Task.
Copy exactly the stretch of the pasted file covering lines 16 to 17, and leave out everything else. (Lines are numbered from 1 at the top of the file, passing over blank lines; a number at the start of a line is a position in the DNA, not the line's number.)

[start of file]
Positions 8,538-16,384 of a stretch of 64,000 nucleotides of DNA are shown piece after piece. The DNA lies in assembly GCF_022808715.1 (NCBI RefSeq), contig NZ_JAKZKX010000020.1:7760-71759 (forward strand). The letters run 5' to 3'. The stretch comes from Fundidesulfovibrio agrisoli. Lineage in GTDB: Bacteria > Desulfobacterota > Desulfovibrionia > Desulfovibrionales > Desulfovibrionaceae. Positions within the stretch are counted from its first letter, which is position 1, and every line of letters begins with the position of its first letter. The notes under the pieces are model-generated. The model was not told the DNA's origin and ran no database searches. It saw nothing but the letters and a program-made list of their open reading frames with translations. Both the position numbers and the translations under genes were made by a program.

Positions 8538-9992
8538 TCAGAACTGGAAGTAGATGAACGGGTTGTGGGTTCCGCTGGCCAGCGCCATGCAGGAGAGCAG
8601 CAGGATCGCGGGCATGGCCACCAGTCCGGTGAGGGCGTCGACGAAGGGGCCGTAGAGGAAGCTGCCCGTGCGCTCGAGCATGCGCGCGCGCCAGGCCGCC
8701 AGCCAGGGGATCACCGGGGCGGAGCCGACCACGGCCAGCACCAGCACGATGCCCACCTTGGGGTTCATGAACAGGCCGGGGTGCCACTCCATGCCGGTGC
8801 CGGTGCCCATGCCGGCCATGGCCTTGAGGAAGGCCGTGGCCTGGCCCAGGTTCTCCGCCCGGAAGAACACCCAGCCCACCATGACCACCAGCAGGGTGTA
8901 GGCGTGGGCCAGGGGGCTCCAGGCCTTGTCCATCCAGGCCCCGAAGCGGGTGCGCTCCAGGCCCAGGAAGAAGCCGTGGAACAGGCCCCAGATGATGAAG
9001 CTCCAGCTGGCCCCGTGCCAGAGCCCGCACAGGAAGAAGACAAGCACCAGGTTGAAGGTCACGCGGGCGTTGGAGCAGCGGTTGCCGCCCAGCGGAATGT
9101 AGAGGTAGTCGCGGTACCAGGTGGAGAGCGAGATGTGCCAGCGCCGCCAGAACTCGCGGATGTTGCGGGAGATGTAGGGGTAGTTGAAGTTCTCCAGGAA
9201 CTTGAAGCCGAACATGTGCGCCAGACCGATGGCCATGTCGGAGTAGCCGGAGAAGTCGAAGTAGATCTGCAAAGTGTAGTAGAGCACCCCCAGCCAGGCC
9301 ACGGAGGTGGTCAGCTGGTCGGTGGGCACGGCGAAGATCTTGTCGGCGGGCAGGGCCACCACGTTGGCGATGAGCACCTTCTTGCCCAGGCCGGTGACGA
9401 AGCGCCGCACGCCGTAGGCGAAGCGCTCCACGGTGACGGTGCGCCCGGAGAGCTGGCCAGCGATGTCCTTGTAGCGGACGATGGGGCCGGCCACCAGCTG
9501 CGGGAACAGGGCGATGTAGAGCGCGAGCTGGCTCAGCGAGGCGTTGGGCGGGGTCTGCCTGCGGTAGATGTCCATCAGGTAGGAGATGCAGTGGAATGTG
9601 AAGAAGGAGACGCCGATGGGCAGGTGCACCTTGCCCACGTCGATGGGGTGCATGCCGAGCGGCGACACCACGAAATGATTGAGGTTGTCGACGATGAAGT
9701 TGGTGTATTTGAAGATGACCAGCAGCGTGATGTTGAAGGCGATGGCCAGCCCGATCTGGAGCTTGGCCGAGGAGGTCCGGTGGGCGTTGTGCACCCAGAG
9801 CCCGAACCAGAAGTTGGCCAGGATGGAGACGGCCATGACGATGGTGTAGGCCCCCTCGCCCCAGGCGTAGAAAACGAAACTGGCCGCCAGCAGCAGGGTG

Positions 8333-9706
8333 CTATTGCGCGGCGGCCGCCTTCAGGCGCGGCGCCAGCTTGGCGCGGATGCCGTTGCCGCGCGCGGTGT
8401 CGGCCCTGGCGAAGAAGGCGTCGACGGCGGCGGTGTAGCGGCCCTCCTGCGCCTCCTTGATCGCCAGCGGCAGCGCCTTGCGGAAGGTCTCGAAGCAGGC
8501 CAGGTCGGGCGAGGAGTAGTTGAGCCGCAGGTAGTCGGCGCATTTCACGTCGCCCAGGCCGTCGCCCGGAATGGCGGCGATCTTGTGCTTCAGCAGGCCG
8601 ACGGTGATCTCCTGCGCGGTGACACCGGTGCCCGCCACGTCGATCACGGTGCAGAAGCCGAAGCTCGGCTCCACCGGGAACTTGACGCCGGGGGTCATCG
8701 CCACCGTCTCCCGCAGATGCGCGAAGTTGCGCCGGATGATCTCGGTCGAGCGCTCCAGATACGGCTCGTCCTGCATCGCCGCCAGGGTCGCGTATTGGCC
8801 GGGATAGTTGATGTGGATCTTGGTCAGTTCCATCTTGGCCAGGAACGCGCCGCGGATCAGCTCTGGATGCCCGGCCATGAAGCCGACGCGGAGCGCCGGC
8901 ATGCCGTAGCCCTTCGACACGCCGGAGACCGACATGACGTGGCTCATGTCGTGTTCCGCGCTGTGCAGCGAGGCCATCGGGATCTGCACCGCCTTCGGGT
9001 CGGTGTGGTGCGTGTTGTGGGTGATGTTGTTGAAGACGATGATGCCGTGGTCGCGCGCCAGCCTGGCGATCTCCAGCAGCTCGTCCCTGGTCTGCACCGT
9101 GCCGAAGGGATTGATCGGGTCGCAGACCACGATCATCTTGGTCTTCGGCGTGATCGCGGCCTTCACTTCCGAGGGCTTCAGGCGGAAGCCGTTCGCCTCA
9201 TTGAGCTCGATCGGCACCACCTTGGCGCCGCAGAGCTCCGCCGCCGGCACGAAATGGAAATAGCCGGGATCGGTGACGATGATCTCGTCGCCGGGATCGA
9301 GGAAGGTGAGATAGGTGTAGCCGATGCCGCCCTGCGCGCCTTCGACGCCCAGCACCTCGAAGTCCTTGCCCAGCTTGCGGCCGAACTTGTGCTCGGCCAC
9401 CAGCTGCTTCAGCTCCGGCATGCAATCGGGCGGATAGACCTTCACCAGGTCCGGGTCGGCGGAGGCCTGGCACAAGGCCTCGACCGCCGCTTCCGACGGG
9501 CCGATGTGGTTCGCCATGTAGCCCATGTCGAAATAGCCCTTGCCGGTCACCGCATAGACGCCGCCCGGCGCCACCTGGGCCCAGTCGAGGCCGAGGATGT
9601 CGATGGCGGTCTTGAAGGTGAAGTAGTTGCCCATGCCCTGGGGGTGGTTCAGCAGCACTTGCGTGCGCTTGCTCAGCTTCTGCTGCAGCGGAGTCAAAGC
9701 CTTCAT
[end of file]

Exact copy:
9801 CCCGAACCAGAAGTTGGCCAGGATGGAGACGGCCATGACGATGGTGTAGGCCCCCTCGCCCCAGGCGTAGAAAACGAAACTGGCCGCCAGCAGCAGGGTG

Positions 8333-9706